There is an alternative starting position which is called 4th position in contemporary dance. This is the position shown in the picture. Sit on the left hip. Both knees are bent but this time the front leg is bent at a  45% angle and the shin bone is parallel to the front of the mat. The right knee is bent inwards and goes behind the body. Once again relax in the right hip and has far as possible lower it to the mat. The pelvis is square to the front. The arms are at the sides of the body, gently rounded as if framing the body.

Your focus is in the *middle body.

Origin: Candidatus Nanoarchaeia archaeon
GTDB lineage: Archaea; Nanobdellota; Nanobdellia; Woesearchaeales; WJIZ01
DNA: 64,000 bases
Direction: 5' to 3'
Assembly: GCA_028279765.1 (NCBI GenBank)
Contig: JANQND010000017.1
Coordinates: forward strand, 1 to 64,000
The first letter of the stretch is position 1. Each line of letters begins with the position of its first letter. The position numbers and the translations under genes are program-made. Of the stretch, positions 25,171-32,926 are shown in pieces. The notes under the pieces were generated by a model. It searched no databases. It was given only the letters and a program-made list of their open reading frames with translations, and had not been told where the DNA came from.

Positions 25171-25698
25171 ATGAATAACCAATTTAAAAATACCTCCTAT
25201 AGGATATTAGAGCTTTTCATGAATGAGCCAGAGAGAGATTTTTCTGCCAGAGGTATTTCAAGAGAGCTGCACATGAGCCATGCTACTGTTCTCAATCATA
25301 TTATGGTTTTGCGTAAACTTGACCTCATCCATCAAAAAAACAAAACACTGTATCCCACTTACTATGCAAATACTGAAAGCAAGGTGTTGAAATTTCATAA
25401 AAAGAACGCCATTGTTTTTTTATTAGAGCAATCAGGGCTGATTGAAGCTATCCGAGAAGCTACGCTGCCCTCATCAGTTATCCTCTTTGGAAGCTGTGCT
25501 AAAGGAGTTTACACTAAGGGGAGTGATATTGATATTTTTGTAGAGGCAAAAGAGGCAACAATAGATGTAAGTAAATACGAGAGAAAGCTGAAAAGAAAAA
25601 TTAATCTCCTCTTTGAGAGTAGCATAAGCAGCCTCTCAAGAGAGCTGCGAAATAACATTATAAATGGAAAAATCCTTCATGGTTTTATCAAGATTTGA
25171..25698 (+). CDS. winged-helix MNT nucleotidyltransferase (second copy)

The arm can come a little closer to the ear.

Being careful not to hyper extend the elbow, feeling the support of the left lung and shoulder blade, raise the left arm to the side and above the head in a wide, graceful arc. Keep the shoulder soft, slide the shoulder blade downwards without strain and bring the arm as close as possible to the ear. Make sure the hand and fingers have shape but that they are not tense. Once there is tension in the hand and fingers there will be tension in the shoulder. Feel the fingers extending out into space.
Feel the sit bones rooted and the crown of the head lengthening to the sky.

The arm could come closer to the ear.